My Song of Ice and Fire reread continues. Book 2, A Clash of Kings, wherein the plot thickens and most of the characters remain surprisingly alive. (See my previous reaction, which was similar.)
G. pointed me to a sarcastic review of all 4 books entitled "Enter Ye Myne Mystic World of Gayng Raype," which highlights the author's treatment of the (minority of) female characters. I summarize: bad. They are portrayed as motivated by simple causes, having value deriving solely from biological function, and objects of threatened/actual/fatal rape. So in this read-through I noticed that her observations are true. Whether or not it is intentional (because Mr. Martin dislikes women) or authentic (because historically women were repressed just like this!), the women in this book are treated badly.
But, you know, so are the men. And I think it is unfair to cherry-pick the pieces from these books which support one thesis. By selective summarization and quotation, I could also make a similarly-convincing argument that Mr. Martin has an unreasonable, unhealthy obsession with food, or with what he might term raiments. Or even with the difficulty of moving without paved roads and gasoline-powered cars. Or with politics! Or religious wars! The books are long and full of material.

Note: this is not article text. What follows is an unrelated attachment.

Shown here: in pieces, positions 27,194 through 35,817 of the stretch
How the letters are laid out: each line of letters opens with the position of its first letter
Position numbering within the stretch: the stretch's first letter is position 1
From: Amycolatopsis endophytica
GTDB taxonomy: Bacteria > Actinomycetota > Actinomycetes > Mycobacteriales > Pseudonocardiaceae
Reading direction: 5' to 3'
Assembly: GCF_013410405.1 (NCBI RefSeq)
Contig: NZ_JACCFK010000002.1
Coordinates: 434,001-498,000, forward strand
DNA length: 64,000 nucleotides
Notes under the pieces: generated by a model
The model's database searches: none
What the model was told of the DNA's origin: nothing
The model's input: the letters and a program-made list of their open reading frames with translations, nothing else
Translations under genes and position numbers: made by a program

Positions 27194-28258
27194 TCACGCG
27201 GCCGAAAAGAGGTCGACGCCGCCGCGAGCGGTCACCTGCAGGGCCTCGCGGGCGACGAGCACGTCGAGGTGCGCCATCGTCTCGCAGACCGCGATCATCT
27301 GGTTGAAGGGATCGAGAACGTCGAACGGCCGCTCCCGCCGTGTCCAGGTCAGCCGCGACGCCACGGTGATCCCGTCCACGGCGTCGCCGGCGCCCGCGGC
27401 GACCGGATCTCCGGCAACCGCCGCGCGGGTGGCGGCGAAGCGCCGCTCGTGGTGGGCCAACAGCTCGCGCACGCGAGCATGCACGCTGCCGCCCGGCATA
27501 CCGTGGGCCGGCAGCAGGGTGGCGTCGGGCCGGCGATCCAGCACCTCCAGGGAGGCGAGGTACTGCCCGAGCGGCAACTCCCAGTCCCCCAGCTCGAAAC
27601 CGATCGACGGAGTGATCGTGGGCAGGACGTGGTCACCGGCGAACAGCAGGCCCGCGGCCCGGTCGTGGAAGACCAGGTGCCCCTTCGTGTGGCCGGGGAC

(If you yourself are unreasonably obsessed with food, I recommend the chapter which describes the seventy-seven-course wedding feast.)
This post's theme word is caparison, "an ornamental covering of a horse's saddle or harness" and barding, "strips." The stallion was caparisoned in ocher and sable, the colors of House Pretension for more than 500 years, and draped in cloth-of-gold bardings.